Date of Award


Document Type


Degree Name

History (D.A.)



First Advisor

Konrad Tuchscherer

Second Advisor

Philip Misevich

Third Advisor

Maria DeLongoria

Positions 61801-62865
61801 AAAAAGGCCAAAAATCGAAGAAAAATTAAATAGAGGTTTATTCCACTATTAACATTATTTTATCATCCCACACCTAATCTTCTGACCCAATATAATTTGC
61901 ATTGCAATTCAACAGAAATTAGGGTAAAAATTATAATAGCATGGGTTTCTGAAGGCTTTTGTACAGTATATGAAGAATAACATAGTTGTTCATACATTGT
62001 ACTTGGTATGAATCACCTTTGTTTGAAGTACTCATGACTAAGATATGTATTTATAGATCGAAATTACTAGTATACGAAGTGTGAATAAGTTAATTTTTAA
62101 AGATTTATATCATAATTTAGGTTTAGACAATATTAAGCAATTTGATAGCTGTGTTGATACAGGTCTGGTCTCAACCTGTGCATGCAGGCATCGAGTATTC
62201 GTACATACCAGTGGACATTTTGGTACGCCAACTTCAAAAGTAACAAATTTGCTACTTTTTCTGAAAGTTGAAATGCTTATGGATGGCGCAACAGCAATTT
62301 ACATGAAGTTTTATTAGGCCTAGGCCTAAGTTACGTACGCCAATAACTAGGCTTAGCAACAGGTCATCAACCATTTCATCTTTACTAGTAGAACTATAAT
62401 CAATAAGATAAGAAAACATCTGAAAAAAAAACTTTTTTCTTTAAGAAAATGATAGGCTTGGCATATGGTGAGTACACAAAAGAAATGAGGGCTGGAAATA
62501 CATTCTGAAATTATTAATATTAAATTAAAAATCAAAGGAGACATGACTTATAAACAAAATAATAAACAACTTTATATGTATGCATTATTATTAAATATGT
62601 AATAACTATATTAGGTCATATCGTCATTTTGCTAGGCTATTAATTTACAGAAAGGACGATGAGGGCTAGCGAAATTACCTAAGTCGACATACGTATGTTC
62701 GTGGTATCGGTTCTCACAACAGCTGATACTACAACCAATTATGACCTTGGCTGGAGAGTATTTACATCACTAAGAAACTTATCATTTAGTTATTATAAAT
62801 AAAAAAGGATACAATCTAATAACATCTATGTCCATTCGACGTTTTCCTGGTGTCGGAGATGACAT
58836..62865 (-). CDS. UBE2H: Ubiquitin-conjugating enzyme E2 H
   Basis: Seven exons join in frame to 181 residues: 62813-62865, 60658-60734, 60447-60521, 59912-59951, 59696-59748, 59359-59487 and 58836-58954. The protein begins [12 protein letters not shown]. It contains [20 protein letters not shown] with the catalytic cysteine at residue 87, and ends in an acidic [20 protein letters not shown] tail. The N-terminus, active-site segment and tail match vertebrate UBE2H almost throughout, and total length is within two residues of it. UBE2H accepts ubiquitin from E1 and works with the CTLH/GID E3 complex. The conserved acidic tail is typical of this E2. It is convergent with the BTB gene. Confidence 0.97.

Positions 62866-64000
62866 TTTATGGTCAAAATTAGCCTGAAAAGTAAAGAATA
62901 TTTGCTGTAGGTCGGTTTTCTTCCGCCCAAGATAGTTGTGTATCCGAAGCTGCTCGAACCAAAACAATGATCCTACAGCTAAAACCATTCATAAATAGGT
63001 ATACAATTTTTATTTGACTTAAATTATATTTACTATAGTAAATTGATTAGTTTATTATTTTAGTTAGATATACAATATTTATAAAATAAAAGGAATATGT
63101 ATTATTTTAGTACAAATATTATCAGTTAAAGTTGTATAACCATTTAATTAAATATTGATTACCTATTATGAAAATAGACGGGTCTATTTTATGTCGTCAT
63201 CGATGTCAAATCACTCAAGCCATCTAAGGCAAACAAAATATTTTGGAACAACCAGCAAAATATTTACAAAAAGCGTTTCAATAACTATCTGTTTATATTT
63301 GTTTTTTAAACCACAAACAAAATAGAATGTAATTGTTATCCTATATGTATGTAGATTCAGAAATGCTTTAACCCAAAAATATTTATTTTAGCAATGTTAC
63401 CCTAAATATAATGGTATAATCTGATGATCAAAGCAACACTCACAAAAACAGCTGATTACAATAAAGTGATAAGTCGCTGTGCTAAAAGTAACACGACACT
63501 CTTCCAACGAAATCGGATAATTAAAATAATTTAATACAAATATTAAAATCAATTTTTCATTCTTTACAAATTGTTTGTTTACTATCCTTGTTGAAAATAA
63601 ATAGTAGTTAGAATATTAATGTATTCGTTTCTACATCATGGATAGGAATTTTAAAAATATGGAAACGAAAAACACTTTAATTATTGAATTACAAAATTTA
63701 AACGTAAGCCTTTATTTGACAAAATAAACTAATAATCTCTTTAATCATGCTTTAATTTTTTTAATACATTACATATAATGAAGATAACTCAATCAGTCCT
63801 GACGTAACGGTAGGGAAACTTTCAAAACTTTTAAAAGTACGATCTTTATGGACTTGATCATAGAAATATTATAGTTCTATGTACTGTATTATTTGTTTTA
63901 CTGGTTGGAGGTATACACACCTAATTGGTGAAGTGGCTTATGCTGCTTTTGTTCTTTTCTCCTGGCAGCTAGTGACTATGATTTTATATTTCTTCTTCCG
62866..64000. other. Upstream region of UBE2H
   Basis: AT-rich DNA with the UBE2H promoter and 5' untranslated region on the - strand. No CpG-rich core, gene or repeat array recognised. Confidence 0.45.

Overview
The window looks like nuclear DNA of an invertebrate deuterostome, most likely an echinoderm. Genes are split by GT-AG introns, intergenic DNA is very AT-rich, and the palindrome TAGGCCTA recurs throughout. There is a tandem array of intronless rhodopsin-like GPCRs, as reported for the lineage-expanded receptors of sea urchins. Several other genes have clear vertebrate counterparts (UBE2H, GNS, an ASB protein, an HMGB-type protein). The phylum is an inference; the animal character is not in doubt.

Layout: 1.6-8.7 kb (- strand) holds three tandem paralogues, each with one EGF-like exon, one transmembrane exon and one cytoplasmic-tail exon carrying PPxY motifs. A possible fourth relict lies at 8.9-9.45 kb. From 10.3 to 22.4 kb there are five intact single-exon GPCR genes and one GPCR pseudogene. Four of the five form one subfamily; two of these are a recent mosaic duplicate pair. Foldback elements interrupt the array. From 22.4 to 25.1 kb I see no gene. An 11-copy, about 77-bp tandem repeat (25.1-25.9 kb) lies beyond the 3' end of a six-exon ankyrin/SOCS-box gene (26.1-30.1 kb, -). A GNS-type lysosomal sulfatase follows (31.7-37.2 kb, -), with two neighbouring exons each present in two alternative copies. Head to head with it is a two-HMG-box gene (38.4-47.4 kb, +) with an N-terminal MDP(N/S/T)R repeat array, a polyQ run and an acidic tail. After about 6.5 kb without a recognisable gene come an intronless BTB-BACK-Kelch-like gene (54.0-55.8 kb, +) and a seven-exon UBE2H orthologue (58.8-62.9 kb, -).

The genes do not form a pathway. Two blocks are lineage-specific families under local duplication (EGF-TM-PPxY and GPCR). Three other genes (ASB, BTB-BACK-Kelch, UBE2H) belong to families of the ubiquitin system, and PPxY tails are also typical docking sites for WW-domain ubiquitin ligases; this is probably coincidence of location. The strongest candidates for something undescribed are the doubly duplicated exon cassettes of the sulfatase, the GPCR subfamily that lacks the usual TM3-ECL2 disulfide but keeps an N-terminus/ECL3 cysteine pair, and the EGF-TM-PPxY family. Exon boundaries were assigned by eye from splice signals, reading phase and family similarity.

This work is an examination of the role and impact of American mission schools on the culture of the peoples of Sierra Leone. Colonial capitalism – that is, colonialism with a capitalist component – was accompanied with western values and Christianity. The incorporation of Sierra Leoneans into colonial society was facilitated through education. Education served the purpose of socialization, in order that the institutions and system introduced into West Africa would be maintained. This research explores how the British colony sustained its control through education, although it eventually was weakened by the success of the missionary schools. This research provides a historical, intellectual, and political analysis of the establishment and impact of American mission schools. These schools were essential in bringing about the social change in the young colony. Education serves the purpose of the architects of that education; therefore, it is rational that pre-colonial education attended to the interests of indigenous Africans. Colonial education, although it may have some benefits to the colonized, ultimately serves the interests of the colonizers. Walter Rodney’s How Europe Underdeveloped Africa offers a lens to view this uneven relationship. Rodney explains the way colonial schooling was education for subordination, exploitation, the creation of mental confusion, and the development of underdevelopment. This study offers insight into the rise of the Sierra Leonean ruling class and a permanent underclass that continues to present a problem for advancement in the country.